HIST 201 ( First Year Seminar): the Early Crusades

9:30-10:45 TTh, Monroe 233

Instructor: Bruce R. O’Brien, Monroe 215; (540) 654-1477;; office hours TTh 1-2, 3:30-5, or by appointment.

Course Goals

This seminar (which counts for both the required FSEM and as an elective in the history major) is designed for first year students interested in a rich and challenging introduction to historical work on one of the foundational eras in European and Middle Eastern history, one with continuing contemporary resonance.  The seminar considers the origin and conduct of crusading in its first century from the perspective of Christians, Muslims, and Jews.  Students will read extensively in the primary sources written from Christian, Muslim, and Jewish perspectives; will learn how to analyze chronicles and other records; will become familiar with the basic geography and events of the period.  In general terms, students will develop:

  • an ability to synthesize research findings
  • comprehension of historical process
  • an ability to write with clarity about the past
  • an ability to communicate in a group setting


Required Readings

Jonathan Phillips, The Crusades, 1095-1197 (New York, 2002).

Fulcher of Chartres, A History of the Expedition to Jerusalem, 1095-1127, ed. Harold S. Fink, trans. Frances Rita Ryan (1972).

R[aol], The Conquest of Lisbon, trans. C. W. David, with a new foreword and bibliography by J. Phillips (2001).

Usama ibn Munqidh, The Book of Contemplation: Islam and the Crusades, trans. Paul M. Cobb (2008).

Baha’ al-Din Ibn Shaddad, The Rare and Excellent History of Saladin, trans. D. S. Richards (2002).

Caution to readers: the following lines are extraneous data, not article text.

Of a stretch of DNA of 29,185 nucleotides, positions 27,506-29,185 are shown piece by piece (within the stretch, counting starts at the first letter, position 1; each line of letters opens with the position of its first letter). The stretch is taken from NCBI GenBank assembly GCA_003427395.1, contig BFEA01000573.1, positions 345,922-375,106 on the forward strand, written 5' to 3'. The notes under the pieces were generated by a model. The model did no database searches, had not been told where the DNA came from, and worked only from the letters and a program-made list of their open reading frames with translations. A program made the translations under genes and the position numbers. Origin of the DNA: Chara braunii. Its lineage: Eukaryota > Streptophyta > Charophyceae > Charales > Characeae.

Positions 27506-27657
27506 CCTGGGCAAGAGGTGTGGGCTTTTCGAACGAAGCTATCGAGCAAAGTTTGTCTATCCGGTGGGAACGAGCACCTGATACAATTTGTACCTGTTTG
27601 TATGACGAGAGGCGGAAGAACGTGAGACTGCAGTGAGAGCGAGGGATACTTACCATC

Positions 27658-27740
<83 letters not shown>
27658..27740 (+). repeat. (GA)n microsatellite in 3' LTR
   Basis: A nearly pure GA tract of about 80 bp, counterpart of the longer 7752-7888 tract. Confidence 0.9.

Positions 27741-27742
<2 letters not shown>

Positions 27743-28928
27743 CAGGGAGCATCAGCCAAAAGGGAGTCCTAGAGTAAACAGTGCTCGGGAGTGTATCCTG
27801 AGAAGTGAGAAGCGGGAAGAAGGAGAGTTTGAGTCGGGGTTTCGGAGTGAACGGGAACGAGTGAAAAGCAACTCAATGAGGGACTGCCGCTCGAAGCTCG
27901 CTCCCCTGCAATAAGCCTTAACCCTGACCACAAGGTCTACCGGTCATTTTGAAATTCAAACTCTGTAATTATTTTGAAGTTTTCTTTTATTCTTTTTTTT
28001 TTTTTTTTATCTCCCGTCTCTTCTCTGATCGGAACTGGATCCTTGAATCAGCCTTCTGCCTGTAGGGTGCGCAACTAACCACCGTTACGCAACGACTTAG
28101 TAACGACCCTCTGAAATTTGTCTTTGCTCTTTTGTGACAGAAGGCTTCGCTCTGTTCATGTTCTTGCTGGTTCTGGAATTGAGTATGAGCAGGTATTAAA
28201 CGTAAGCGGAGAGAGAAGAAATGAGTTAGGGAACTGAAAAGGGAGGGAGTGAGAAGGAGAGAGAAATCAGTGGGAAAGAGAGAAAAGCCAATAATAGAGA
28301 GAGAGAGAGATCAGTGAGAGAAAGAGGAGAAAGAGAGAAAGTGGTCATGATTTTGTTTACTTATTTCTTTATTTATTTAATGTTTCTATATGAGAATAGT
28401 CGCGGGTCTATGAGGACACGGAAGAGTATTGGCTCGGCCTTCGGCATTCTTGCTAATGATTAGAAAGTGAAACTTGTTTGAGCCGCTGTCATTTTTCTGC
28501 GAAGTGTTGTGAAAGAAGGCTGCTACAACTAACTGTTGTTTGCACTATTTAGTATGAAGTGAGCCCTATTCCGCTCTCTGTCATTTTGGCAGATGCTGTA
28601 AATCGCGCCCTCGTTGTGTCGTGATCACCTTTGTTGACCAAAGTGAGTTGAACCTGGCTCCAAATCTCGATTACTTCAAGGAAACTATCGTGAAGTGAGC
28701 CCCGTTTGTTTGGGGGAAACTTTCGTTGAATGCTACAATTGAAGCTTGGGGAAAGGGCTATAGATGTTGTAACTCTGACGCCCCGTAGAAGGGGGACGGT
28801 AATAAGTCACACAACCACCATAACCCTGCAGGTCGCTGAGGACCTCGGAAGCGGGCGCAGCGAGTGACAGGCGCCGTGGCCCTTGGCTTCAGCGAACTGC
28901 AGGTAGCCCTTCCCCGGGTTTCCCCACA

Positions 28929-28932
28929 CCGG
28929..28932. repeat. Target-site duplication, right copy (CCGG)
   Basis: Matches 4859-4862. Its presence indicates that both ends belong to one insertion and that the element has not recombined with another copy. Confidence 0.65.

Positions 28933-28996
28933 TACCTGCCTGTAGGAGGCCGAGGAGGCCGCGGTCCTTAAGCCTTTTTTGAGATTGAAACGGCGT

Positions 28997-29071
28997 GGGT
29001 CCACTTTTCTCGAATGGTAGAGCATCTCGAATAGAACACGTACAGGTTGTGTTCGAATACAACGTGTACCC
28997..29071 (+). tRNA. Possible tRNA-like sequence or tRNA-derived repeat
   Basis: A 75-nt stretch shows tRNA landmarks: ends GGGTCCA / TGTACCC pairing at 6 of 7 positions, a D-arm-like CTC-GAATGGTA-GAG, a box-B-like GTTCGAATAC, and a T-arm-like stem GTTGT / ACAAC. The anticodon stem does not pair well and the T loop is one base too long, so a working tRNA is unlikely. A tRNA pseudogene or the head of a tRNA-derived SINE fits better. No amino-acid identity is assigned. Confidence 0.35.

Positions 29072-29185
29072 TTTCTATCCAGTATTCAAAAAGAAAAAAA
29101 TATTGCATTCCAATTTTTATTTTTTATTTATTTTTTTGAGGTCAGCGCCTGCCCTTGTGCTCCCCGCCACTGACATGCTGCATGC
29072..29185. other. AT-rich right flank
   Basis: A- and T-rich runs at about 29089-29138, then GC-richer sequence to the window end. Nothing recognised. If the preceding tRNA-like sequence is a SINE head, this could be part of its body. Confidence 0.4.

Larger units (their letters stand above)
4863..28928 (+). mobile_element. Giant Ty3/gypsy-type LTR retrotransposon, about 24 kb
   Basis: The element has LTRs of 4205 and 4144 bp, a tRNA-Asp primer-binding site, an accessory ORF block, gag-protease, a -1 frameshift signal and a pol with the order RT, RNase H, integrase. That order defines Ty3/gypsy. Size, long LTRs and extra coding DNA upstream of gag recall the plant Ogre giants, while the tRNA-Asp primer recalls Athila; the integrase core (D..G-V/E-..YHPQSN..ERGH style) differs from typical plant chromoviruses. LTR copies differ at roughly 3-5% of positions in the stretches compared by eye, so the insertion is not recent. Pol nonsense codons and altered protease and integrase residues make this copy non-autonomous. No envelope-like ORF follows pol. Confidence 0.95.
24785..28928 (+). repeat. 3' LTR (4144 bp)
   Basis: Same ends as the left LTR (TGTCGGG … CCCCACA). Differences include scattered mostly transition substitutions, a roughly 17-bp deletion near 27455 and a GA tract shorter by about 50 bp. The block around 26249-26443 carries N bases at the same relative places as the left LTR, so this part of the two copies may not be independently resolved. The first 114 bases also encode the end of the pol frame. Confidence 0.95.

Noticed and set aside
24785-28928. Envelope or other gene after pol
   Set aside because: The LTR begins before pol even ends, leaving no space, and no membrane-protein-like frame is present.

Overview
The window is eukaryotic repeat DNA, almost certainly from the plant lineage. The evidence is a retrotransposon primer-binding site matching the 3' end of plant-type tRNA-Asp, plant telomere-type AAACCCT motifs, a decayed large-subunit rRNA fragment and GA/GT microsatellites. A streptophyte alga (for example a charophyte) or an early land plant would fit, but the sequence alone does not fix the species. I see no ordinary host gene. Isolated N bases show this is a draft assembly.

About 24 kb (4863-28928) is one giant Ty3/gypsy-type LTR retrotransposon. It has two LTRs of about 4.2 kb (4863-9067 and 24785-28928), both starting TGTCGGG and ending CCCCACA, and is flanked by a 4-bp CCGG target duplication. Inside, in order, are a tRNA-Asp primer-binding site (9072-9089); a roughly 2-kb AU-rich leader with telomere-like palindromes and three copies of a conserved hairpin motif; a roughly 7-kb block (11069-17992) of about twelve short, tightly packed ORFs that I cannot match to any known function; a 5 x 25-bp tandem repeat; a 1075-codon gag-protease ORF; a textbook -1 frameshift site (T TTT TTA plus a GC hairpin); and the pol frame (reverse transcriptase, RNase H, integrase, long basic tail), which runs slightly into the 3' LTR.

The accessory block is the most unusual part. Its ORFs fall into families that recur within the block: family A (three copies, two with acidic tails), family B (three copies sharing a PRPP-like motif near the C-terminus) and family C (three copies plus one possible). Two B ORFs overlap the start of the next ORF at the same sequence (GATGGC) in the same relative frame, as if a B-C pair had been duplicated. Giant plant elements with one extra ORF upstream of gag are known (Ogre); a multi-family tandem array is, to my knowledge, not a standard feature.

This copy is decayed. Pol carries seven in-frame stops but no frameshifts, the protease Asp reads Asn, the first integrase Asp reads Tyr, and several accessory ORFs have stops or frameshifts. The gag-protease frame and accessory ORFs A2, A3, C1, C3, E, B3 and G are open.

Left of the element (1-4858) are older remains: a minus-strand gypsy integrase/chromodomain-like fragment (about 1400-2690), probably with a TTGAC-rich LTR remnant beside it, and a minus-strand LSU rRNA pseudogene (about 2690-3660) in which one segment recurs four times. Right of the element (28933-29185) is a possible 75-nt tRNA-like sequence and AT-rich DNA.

Written Work and Tests

There will be two quizzes: the first is a geography quiz worth 5%; the second a quiz on the First Crusade and its aftermath worth 10%.  There will be three formal essays: the first, a three to four-page essay, is worth 20%; the second, a one page review, is worth 10%; the third and final paper, 7-9 pages, is worth 40%.   The remaining 15% is based on participation.  Participation includes contribution to discussions, preparedness, and completion of readings and occasional ungraded assignments.  Both quality and quantity are important.  The ungraded assignments for the most part take the form of answers to questions used to direct readings.  Students will be required to jot down a paragraph answering the question and be ready to use it in the next class’s discussion–only some of these will be collected.  The long paper is due on the day and time allotted for a final exam.  There is no separate final exam.

Grading Principles

In this class, an A (93–100) or A- (90–92) mean that the work done is of excellent quality.  B+ (88–89), B (83–87) and B- (80–82) mean that the work was well done, competent, even excellent in some ways, but that there is room for improvement.  C+ (78–79), C (73–77), and C- (70–72) signify that the work was satisactory in most respects, even good in some ways, but that there was much room for improvement.  D+ (68–69) and D (60–67) are passing grades, but mean that much more could be done in most if not all areas of the work, but that it was not missing in toto any key aspect of the assignment.  I assign grades based on a number of variables which, if they can be named (e.g., style, argument, research, etc.), cannot in reality be separated from the others.  Each variable affects the others. Deficient style will vitiate argument; poor research will undermine argument, and so on.  Students earning less than a C by mid semester will receive a notice of unsatisfactory performance.  As with all courses at UMW, this seminar will abide by the honor code.